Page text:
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Whoever you are 2020 was undoubtedly the year of Covid. This time last year we didn’t know what furlough meant, and thought Brexit would be the biggest challenge we’d face.

But I can’t write off the year completely. After all it contained unquestionably the greatest day of my life, January 11th- my wedding day, and seeing Robyn walking down the aisle in that beautiful dress was breathtaking. It was wonderful to have so many of our family and friends there to share it with us. Special thanks to my best man Sim who went over and above the call of duty to make our day so special.

 

We headed for home and were massively honoured by Oxford City Stars ice hockey club who made us guests of honour at their game. I’ll try and forget the result!!

 

We flew to Lisbon and had the most wonderful “Mini-Moon” where we went on a catamaran tour, and had the loveliest meal at a “Fado” restaurant. Oh and we did take in Sporting Lisbon vs Benfica!!

 

But once we returned home afterwards things began to unravel, as they had for most of the world. Dad had managed to break his ankle during the night at our wedding venue, and as the country locked down from March Dad was in Wallingford Hospital receiving rehab on his ankle with us unable to visit when he picked up Covid. He made light of it, his family didn’t and I was mighty relieved when he recovered. I have to say the NHS staff at Wallingford were wonderful.

 

But he paid a high price for that ankle. He can no longer live independently and moved into a care home in June. It is clearly the right place for him, but that didn’t make moving him there any easier. I have to say Oxford United were were wonderful to him, with club stalwart Peter Rhoades-Brown phoning him for a chat on a number of times when he felt low, and isolated in a locked-down care home. Because while the care Dad receives is wonderful, it isn’t home for him and never will be. 

 

Robyn and I were furloughed in April, and I remember the feeling of dread when I drove home from work for the last time for 9 weeks. If Covid taught me a new skill it was how to slow down, I’d spent the years since 2010 living life at a million miles an hour and through sheer fright as to how I’d feel if I’d ever paused for thought. Thank god for Robyn who managed to both slow and calm me down!! She used the time to make the painful but necessary decision to leave a job where she’d been both shamefully undervalued and taken for granted. There’s a lesson for us all there. 

Thanks to the infamous Masons Arms “Hoof Hearted” pub quiz team. We managed to form a little online support bubble keeping in touch via Zoom quizzes and chats. That and Masons’ publican Chris Meeson’s weekly pub quiz from the pub kept so many people’s spirits up in those dismal lockdown days. Even now I don’t think Chris realises just how important those Saturday evenings were to so many of us. Chin up Chris, when you are open again, we’ll be there to support you as you have supported so many of us. You’ll also have folks visiting who’ve never been to the pub but enjoyed the quizzes from afar. They’ll get to meet the likes of Deano, Les, and Bottle!!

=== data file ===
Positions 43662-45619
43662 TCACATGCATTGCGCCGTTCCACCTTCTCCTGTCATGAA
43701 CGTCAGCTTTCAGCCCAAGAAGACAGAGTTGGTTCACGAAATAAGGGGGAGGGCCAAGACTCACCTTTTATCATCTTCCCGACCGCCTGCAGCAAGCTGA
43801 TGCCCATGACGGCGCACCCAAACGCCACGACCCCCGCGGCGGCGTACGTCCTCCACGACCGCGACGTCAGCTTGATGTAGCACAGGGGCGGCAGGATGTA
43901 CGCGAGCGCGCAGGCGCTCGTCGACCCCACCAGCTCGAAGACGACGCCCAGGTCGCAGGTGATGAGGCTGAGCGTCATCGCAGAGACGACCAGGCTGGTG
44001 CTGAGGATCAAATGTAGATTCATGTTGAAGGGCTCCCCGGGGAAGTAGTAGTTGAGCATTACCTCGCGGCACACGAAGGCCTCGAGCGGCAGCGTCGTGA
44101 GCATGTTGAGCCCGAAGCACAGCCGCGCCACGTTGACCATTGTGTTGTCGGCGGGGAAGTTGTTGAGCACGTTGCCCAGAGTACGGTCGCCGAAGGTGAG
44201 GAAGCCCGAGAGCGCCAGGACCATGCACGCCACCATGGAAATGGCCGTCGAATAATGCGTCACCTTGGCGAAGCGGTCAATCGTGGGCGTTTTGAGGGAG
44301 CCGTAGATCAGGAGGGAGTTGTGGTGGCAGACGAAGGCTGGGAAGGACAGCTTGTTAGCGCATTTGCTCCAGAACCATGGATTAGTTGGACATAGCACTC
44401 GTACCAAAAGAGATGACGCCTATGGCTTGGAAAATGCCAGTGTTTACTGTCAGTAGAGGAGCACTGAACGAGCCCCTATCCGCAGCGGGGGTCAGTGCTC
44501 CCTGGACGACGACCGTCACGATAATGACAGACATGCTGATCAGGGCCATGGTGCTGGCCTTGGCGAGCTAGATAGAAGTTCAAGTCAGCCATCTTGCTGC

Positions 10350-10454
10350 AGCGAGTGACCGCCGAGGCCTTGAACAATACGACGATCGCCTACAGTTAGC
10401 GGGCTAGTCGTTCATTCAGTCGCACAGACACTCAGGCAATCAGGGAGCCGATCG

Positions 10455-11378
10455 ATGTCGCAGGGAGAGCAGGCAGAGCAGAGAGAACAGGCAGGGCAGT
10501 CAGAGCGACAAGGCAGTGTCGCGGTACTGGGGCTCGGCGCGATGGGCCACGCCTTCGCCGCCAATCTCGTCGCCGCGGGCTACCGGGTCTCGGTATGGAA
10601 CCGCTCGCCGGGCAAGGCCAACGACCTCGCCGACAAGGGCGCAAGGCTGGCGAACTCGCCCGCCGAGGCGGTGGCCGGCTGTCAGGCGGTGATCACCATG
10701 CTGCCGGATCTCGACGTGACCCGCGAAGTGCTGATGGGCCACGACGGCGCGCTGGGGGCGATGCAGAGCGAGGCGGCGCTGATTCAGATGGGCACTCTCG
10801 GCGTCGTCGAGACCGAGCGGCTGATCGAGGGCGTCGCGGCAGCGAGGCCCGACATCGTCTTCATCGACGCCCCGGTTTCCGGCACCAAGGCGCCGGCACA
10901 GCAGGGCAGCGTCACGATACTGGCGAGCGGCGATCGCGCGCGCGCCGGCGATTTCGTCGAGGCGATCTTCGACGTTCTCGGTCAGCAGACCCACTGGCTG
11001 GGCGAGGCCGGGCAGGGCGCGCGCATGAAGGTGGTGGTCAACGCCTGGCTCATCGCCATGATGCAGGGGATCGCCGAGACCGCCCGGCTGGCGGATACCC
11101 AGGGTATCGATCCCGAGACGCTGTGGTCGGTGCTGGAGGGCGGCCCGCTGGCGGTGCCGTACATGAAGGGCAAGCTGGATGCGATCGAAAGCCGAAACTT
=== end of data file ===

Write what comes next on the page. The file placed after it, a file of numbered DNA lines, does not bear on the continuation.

Eventually the lockdown rules were eased and I’ll never forget that evening in the pub garden when we all ventured out and sat in little socially distanced groups. It wasn’t normality, but it was a wonderful evening. Now that’s gone for the time being, but having the vaccines now being rolled out does at least give us hope during these locked down days.

One of the “Hoof Hearted” team has been part of the team behind the Oxford vaccine. We are so proud and grateful for all that she and her team have achieved, and I know I’ll never be able to find the words to thank her properly. Perhaps as many people as possible being vaccinated is the best way of doing so. 

The irony of Robyn and I contracting Covid during the November lockdown wasn’t lost on either of us. We were very lucky, we were wiped out for a few days but recovered reasonably quickly. We are very aware that others have not been so lucky. 

In the end we were fortunate that on Christmas Day we were able to see Dad then drive down to Bristol to spend Christmas with Robyn’s side of the family. I remember during my wedding speech that I’d spent part of Christmas 2016 with Kelly and her family and she thought thought she’d put me off but that wonderful wonderful cacophony of noise, wrapping paper and chaos reminded me of Christmas should be about- family and sharing. I think that many of us need that reminder once in a while, and this year was as a drunk as I’ve ever been on Christmas Day. I remember when I sat down with the first beer of many I looked around and said “Isn’t it lovely to be with people again?” 

And it’s that that we are all aiming for in the end. This pandemic will end and we will all get to go to the pub, meet friends and give loved ones a hug again. I feel so grateful to have so many people who have looked out for us this year. Top of that list is wonderful, beautiful sweet Robyn who has had to put up being exiled for long periods from her family who are her world. But as we left Bristol after the celebrations we looked at each other and knew we’ll get through this.

We will get to have a honeymoon, we will visit our friends in Stockholm and I do need to take Robyn to Tirana. Bless her, she’s heard no end of stories from the Stag weekend!! I’d love to be in the position to be able to plan with purpose again!

And that is perhaps the point of this hastily written piece. We will get through this, and we’ll do it with our families, friends and those wonderful key workers. Have a happy and healthy 2021.  

Photo by Lee Hatherall